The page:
Waiau Pass anxiety

I’m so anxious about this walk. The last 2 days have been super easy. Tomorrow is supposed to be just as easy. And then super hard up over the pass. For some reason I was dreading this whole section as though the whole thing would be as hard as the pass. But really it’s just distance. The pass itself is tough. There’s another tough section just before blue lake hut. But the rest is straightforward.

I have been anticipating this for so long and it’s nearly here. I even remember thinking to myself it was crazy that I needed 8 days worth of food for this section! And now I’m carrying all this food and it’s not even a big deal. The next section, 10 days of food. Nervous about that. But even then that’s probably not going to be that bad. The next section is definitely harder. Way harder. But I feel less anxiety about that than I do about this pass.

I think some of the emotions I’m feeling right now are a not wanting this to end. That after it is over I’ll think back about all of the things I regret about how I did, or worrying that I went too fast and didn’t take it in enough. I’m really glad I have this blog to look back at, despite the posts getting a bit more boring lately. Honestly this last week or so I’ve been kinda on autopilot. I’m a bit discouraged about the skipping bits thing, despite it being the right thing to do, I feel like I missed some things or wasn’t complete enough. My inner purist is coming out, methinks.

The lost art of sending postcards

You’ve seen them everywhere. Every convenience store. Every museum gift shop. Every little cafe on the side of the road in the middle of nowhere. But how often have you actually sent or gotten one?

Of course I’m talking about postcards. In this modern era of literally being able to make a video call to a friend who is on a train under the San Francisco Bay while standing next to the tracks of a bullet train in Japan so they can see the train whoosh by at full speed along with you, one might ask what is even the point of a postcard?

A couple of years ago my friend Bronwen was laid up at home for a while after breaking her leg. Another friend Megan was working on a postcard project and was over at Bron’s filling them out. She put out a call on Twitter for people who wanted a postcard to send her their address so I did. A few days later I got a postcard from the Capilano Suspension Bridge in Vancouver (sorry, no pic, it’s 8000 miles away in a box), BC and a handwritten note even mentioning something about the photographer and just other fun stuff. It was fun. Ever since then I’ve enjoyed sending postcards. I don’t do it very consistently, but I generally at least pick some up from a shop with the intent of filling them out and mailing them, even if I never do! Maybe some day I’ll have a postcard frenzy like Megan’s!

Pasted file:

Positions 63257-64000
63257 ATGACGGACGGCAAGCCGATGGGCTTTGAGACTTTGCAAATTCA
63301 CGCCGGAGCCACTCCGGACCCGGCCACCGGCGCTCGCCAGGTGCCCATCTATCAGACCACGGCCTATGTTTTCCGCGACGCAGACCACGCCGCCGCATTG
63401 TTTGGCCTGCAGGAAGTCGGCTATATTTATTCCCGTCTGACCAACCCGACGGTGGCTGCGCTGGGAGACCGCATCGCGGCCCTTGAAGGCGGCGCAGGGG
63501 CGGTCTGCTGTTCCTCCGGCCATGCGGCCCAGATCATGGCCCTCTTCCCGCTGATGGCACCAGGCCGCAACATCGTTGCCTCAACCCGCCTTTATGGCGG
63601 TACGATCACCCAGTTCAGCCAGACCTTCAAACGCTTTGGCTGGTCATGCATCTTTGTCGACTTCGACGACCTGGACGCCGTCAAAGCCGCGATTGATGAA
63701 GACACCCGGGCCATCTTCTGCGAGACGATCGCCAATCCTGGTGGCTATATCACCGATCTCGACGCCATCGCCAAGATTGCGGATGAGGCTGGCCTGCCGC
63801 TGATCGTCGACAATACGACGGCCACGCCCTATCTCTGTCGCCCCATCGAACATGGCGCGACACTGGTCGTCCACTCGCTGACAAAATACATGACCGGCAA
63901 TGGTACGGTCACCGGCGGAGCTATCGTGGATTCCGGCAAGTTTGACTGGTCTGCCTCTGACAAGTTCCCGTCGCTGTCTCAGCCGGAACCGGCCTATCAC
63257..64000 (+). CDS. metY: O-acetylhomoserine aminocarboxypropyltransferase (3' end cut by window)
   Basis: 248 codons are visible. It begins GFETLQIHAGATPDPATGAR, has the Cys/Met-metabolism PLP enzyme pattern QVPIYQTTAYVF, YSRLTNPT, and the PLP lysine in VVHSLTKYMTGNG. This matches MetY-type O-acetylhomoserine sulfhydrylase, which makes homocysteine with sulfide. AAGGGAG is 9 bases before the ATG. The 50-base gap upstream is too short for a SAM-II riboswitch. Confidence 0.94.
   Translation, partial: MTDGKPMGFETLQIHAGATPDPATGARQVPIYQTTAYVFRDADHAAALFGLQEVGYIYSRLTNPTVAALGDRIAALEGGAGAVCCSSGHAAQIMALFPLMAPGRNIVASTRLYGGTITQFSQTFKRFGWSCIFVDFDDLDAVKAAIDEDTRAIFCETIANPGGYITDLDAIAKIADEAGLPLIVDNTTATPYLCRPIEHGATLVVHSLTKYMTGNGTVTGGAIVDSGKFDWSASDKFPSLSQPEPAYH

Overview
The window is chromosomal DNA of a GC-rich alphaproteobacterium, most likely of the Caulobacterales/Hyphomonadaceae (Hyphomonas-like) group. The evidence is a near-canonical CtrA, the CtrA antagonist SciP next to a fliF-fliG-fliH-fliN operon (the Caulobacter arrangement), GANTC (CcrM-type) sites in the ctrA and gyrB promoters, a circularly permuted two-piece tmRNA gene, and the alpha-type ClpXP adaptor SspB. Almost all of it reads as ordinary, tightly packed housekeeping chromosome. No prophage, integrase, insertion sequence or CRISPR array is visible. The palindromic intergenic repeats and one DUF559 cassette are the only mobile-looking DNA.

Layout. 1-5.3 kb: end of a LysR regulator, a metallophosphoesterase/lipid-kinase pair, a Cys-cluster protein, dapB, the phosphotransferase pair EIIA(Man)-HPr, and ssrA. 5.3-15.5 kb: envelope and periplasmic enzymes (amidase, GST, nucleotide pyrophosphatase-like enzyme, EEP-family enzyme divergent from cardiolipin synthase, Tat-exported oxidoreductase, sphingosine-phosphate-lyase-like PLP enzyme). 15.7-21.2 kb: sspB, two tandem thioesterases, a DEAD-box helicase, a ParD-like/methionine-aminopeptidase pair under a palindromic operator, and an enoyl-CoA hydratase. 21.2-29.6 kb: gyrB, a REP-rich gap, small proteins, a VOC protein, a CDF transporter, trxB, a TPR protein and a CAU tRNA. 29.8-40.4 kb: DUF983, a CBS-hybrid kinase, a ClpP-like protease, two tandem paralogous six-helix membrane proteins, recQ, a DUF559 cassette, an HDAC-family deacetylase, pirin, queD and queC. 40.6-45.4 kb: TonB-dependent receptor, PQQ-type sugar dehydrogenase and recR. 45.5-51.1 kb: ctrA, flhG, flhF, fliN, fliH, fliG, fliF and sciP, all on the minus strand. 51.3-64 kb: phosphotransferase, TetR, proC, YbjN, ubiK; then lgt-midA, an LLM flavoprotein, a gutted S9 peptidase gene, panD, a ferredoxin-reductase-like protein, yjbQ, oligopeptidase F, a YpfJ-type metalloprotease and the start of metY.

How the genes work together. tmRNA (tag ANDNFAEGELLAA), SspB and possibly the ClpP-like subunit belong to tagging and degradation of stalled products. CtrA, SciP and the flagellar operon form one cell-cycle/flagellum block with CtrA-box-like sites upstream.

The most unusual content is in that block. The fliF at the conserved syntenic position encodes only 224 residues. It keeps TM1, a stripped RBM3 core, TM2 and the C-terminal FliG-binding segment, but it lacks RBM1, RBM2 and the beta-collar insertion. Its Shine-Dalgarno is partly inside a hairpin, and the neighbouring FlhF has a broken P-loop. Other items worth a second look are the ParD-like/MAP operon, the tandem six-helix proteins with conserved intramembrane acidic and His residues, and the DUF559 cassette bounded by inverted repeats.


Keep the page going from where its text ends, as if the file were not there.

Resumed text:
Why do I like sending postcards though? I think it’s because I like receiving them! Even in this modern day of ultra connectivity and social media and such, maybe even especially in this modern day, stopping to write a postcard, figure out how much the postage is, find somewhere to buy stamps, realize you don’t have the recipient’s address so you have to text them to get it, is such a hugely intentional act that when I receive one it’s like getting a big hug from an old friend. Especially since, despite the ultra connectivity, I really don’t keep as good of contact with my friends as I’d like to. There’s that cliche “wish you were here” that I so often want to write and usually resist, but despite the cliche, honestly, I usually do wish whoever it is I’m sending the postcard to was here. I travel alone, not as an intentional thing, just because I haven’t yet found a travel buddy, so sending a postcard to a friend is kind of a way to deal with homesickness, something I definitely get. For instance, I’ve been in New Zealand now for 5 days and I miss my cats a whole lot. But on the train here yesterday I wrote up some postcards and that helped a lot!

Receiving postcards is fun because it’s cool to see what friends have to say about whatever is on the card. I tend to try to only get postcards if I’ve been to the thing on the card, and share an experience I had, especially if that experience reminded me of them! So receiving one is like getting to live vicariously through someone else’s experiences, and due to the time investment in sending the card, it’s an intensely personal and intimate connection. At least for me.